According to IAEA representative Carolyn MacKenzie, “Too many people get injured each year when they find a large source of radiation, don't understand the symbol and take off the lead shielding.”
Ionizing radiation can be very helpful to people around the world, but it can also be very dangerous to human heath.
Ionizing radiation comes in two forms: either particle radiation (radiation of energy often emitted by radioactive decay of chemical elements like uranium) or electromagnetic radiation (waves with electric and magnetic properties such as radio waves, microwaves, infrared radiation, visible light, ultraviolet radiation, x-rays, and gamma rays).
Ionization occurs when one particle has enough energy to remove (ionize) an electron from its orbit within an atom or molecule. When radiation is ionized it can cause such problems as destruction to human tissues, genetic damage to DNA (deoxyribonucleic acid), and mutations.
The original IAEA symbol that appeared on the three-cornered warning signs was the radiating “trefoil” symbol. When school children were recently shown the symbol, many thought it looked like a propeller from a boat or airplane. See picture of the original trefoil shape.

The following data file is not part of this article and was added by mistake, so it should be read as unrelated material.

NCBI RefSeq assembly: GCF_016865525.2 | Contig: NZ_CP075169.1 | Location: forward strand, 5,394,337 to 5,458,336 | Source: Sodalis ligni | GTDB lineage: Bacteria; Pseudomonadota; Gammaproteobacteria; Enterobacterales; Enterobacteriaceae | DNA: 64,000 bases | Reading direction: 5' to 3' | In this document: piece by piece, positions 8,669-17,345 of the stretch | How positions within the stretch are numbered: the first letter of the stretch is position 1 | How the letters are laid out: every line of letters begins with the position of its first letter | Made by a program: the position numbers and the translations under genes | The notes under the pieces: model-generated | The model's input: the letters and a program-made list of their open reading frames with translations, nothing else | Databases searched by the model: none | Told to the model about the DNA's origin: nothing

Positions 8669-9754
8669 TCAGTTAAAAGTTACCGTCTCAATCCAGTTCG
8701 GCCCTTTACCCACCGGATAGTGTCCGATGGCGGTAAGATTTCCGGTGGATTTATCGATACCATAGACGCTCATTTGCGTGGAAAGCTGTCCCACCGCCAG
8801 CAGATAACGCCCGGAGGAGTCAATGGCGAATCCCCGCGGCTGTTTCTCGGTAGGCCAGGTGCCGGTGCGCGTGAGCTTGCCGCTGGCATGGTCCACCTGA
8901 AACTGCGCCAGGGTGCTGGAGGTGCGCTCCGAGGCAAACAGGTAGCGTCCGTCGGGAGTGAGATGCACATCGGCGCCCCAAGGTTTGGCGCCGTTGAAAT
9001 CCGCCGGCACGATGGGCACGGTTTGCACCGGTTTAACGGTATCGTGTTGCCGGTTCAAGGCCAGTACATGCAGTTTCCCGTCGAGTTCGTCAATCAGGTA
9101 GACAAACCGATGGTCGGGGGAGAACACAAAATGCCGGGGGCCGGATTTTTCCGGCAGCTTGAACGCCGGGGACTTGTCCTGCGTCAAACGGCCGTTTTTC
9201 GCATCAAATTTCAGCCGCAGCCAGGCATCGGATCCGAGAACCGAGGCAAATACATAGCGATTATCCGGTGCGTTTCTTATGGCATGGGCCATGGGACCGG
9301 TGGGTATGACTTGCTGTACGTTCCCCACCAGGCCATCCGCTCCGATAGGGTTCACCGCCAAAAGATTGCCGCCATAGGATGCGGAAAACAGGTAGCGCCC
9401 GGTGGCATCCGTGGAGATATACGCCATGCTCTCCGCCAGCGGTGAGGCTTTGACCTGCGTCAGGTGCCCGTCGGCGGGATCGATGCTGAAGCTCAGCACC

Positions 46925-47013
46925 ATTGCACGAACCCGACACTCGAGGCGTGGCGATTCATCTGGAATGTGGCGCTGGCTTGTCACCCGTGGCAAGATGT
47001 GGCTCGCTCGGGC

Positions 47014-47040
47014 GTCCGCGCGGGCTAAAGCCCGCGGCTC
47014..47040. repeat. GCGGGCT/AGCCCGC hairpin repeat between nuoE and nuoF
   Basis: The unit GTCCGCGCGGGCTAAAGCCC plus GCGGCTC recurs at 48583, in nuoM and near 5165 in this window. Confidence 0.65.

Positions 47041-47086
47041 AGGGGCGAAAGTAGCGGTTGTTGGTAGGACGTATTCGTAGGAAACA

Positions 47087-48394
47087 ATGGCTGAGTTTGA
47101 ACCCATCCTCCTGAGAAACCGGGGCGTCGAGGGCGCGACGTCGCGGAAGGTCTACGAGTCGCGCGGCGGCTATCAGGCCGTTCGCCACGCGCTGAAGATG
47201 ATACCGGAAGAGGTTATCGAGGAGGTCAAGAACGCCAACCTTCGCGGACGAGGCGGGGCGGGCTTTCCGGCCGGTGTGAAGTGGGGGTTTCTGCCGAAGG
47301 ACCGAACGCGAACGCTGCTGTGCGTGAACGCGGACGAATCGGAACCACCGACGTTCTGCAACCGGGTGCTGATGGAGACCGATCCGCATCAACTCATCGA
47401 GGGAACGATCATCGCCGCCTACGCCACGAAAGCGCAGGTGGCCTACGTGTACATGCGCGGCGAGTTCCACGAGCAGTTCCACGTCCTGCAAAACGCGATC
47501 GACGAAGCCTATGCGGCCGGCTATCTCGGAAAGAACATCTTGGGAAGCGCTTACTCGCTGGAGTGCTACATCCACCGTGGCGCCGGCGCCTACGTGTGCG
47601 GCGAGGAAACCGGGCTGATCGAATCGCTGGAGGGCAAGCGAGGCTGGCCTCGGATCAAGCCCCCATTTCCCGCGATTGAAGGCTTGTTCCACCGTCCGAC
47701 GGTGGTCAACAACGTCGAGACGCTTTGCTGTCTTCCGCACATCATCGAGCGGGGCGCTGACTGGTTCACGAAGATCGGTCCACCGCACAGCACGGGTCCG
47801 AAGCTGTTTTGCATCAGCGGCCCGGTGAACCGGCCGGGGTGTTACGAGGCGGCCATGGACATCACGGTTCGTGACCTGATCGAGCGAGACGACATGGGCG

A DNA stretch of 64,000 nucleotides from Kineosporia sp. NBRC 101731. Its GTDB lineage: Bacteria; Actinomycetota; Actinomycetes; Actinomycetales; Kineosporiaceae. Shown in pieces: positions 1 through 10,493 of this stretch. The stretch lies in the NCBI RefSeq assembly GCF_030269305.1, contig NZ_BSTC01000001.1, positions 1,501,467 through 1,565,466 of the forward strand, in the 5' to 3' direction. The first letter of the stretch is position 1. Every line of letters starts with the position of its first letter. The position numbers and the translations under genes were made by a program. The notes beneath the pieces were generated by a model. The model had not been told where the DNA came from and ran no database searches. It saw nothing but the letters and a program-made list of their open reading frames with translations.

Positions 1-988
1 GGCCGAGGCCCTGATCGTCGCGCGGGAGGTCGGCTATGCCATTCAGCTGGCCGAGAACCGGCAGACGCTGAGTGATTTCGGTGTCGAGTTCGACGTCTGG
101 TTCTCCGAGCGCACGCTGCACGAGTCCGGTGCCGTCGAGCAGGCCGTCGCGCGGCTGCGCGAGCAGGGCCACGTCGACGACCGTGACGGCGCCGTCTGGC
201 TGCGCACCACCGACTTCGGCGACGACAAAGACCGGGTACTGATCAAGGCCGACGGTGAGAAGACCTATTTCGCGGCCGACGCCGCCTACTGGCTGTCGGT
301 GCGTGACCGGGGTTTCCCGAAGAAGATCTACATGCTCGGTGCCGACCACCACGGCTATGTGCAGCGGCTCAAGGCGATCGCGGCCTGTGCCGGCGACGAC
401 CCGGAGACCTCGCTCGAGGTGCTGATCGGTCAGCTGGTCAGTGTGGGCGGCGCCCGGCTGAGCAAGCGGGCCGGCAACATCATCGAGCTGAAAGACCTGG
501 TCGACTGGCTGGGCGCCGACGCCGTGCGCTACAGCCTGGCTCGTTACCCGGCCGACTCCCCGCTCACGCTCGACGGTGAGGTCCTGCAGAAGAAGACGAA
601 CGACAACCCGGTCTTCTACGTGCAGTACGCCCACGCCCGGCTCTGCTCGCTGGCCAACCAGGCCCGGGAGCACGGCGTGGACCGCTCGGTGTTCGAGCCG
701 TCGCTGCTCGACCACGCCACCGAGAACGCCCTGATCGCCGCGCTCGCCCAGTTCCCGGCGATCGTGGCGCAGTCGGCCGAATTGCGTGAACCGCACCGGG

Because of this mixed message, the IAEA decided to redesign their warning sign to make it more obvious that dangerous material was near. Experts in graphic design, human factors, and radiation protection were invited to help design the new message. The newly designed sign was tested in eleven countries (the United States, Brazil, China, Kenya, Mexico, Morocco, Saudi Arabia, India, Thailand, Poland, and the Ukraine) over a five-year span of time. Various groups are tested—such as those with different ages, educational backgrounds, and genders.
The new sign, which was officially unveiled on February 15, 2007, appears at the IAEA Web site entitled “New Symbol Launched to Warn Public About Radiation Dangers” Besides the IAEA, the International Organization for Standardization (ISO) is also helping to introduce the new sign.
The upper portion of the triangular-shaped sign shows the original radiating trefoil. The bottom portion of the sign displays the skull and crossbones on the left and the figure of a person running away on the right.
The improvement to the sign, which is hoped to better warn people of nearby radiation danger, is intended to reduce pointless deaths and serious injuries from accidental contact with radioactive sources.